“Not that I’m a complete skeptic. Danny Aykroyd totally believes, so what do I know? But if there are ghosts, I’m happy I can’t experience them with my five senses. I don’t want any of them showing up in my bedroom at 3 in the morning scaring me out of my wits.”

Change in character

Hudson initially had a bit of a love-hate relationship with the movie. In the original script, his character, Winston Zeddemore, had a big backstory as an Air Force colonel.

“But the night before we were to start shooting in New York, after we had rehearsed for three weeks, they totally changed the script and lost all of Winston’s backstory and basically took him out of half the movie,” Hudson remembers.

Instead, Winston was just a guy who walked in off the street looking for a job when Drs. Venkman, Ray Stantz (Aykroyd) and Egon Spengler desperately needed help in a city overrun with ghosts.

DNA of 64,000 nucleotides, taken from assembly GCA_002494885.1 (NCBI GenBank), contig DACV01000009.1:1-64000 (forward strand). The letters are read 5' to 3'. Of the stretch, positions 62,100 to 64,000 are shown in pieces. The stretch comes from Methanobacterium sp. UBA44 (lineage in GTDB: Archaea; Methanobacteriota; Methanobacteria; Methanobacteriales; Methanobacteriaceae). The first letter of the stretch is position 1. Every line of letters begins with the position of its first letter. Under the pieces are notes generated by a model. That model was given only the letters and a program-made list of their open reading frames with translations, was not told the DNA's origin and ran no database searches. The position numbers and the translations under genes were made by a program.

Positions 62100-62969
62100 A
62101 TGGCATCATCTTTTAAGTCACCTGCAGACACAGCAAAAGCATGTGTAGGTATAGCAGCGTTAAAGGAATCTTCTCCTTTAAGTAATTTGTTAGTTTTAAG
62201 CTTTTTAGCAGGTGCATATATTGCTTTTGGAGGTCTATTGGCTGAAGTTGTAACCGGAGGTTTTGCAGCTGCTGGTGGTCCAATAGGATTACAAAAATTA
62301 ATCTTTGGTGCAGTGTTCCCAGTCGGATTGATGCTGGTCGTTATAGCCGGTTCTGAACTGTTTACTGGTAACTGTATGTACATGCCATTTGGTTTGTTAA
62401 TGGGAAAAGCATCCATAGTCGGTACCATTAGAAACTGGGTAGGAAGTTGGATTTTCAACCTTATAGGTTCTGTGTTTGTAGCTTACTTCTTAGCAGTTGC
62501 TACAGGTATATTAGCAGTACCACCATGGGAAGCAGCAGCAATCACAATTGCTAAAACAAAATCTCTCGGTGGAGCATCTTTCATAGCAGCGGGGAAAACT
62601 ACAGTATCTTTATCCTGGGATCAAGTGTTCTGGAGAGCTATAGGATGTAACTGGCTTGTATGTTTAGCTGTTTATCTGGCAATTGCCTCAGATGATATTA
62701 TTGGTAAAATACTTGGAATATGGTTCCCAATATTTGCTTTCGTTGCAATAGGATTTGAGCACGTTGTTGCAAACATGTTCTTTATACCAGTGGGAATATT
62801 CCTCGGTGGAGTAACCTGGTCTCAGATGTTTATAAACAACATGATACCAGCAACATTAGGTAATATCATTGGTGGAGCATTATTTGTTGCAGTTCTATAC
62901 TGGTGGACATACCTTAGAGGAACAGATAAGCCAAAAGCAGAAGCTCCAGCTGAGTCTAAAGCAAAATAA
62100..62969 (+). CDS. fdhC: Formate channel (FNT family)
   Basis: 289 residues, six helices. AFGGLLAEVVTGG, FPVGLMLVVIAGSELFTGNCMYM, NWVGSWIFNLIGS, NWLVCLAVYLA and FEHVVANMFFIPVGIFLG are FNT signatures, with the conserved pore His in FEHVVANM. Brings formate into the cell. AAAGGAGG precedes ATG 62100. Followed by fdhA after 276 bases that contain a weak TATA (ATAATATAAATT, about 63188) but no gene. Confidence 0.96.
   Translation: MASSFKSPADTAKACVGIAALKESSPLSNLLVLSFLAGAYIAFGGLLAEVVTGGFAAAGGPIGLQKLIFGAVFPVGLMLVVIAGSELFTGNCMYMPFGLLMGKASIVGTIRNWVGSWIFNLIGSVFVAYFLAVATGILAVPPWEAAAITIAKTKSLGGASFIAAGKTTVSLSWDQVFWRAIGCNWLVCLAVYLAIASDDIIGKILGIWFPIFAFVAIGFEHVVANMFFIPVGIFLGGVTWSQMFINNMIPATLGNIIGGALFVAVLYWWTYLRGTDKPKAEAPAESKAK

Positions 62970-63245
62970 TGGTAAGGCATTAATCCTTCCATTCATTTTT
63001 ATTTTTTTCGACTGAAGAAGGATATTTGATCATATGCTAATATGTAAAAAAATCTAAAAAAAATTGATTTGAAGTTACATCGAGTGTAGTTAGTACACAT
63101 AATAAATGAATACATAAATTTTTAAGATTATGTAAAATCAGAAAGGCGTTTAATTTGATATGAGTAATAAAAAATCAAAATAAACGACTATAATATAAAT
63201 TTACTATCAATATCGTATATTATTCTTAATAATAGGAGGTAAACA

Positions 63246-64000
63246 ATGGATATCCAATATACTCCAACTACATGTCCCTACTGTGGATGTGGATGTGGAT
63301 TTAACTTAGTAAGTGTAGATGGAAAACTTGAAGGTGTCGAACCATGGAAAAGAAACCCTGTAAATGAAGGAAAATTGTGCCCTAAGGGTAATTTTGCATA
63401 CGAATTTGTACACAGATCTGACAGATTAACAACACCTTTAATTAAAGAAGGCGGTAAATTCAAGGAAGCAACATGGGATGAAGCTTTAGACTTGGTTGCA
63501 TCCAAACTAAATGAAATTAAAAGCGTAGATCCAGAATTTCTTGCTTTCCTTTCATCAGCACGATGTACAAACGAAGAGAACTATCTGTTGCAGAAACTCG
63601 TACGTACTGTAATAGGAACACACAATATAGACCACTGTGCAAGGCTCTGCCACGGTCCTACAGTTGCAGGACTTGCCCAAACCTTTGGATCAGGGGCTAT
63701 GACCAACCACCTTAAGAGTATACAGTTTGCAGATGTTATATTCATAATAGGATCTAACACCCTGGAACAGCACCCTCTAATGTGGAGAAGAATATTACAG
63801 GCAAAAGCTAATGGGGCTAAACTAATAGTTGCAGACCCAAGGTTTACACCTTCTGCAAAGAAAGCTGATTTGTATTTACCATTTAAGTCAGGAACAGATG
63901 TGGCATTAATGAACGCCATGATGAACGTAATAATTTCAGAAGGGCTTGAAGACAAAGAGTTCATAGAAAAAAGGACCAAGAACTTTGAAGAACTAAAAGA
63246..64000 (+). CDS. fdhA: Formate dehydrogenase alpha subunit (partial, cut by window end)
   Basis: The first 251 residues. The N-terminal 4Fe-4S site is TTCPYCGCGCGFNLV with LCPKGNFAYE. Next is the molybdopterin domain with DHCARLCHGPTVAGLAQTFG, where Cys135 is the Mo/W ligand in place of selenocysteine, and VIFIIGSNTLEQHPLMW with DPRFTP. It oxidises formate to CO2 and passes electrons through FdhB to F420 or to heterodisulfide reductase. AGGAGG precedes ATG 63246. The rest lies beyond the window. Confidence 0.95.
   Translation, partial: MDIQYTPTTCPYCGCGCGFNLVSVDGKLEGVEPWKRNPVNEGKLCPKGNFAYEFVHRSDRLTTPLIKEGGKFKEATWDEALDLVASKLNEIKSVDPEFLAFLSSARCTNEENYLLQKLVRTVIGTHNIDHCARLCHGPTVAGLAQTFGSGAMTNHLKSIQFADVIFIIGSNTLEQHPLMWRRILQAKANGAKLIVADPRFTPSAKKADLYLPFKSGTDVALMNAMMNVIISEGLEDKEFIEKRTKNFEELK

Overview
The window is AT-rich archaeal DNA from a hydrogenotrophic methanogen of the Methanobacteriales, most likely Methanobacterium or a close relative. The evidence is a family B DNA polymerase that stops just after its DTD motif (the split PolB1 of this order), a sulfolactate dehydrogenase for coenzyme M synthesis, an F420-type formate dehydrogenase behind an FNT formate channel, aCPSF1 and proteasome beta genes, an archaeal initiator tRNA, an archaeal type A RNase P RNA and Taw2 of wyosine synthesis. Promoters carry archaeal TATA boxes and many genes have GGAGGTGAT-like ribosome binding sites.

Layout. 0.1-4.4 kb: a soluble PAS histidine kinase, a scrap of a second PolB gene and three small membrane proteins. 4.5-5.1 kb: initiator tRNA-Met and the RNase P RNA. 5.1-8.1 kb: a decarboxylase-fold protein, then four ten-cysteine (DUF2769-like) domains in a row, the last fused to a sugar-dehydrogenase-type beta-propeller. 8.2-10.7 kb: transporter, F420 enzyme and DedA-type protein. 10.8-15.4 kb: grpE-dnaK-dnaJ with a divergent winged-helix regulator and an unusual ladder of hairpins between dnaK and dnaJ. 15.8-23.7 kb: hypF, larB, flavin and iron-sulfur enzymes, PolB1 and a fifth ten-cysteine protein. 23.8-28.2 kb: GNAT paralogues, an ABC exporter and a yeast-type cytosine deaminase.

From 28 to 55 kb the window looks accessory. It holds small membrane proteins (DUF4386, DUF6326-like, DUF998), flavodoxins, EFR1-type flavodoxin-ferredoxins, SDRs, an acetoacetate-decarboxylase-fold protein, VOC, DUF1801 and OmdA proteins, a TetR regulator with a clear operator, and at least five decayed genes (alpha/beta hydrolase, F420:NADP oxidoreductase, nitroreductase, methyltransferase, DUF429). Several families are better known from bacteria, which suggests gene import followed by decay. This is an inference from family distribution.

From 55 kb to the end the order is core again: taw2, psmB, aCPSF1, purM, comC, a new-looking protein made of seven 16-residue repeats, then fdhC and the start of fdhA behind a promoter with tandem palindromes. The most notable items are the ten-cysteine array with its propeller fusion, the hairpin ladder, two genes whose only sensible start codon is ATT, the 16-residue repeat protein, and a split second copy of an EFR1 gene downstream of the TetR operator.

“It was frustrating, what happened to my character,” Hudson says. “But looking back, I understand it now. And I think a lot of people relate to Winston because he was the Everyman of the group.”

It was during the mid-1990s that Hudson realized that Ghostbusters had true staying power.

“A lot of big movies come and go, but this one never went away, and it’s all because of the fans, since the studio never really did much to promote the franchise,” Hudson says. “People started forming Ghostbusters fan club chapters all over the world, making their own Ghostbusters jumpsuits and backpacks and turning their cars into Ectomobiles.

“I was traveling recently. When I was in Brussels, 50 guys in their outfits showed up to meet me. I was in the South of France and guys were there, too. When I was in Ireland, there had to be at least 60 guys who showed up.

“These different chapters are usually charity-based and they raise funds for different causes — and they do it because they really love the movie.

“It really is a part of movie history, and I’m so honored and appreciative that I have been able to be part of it.”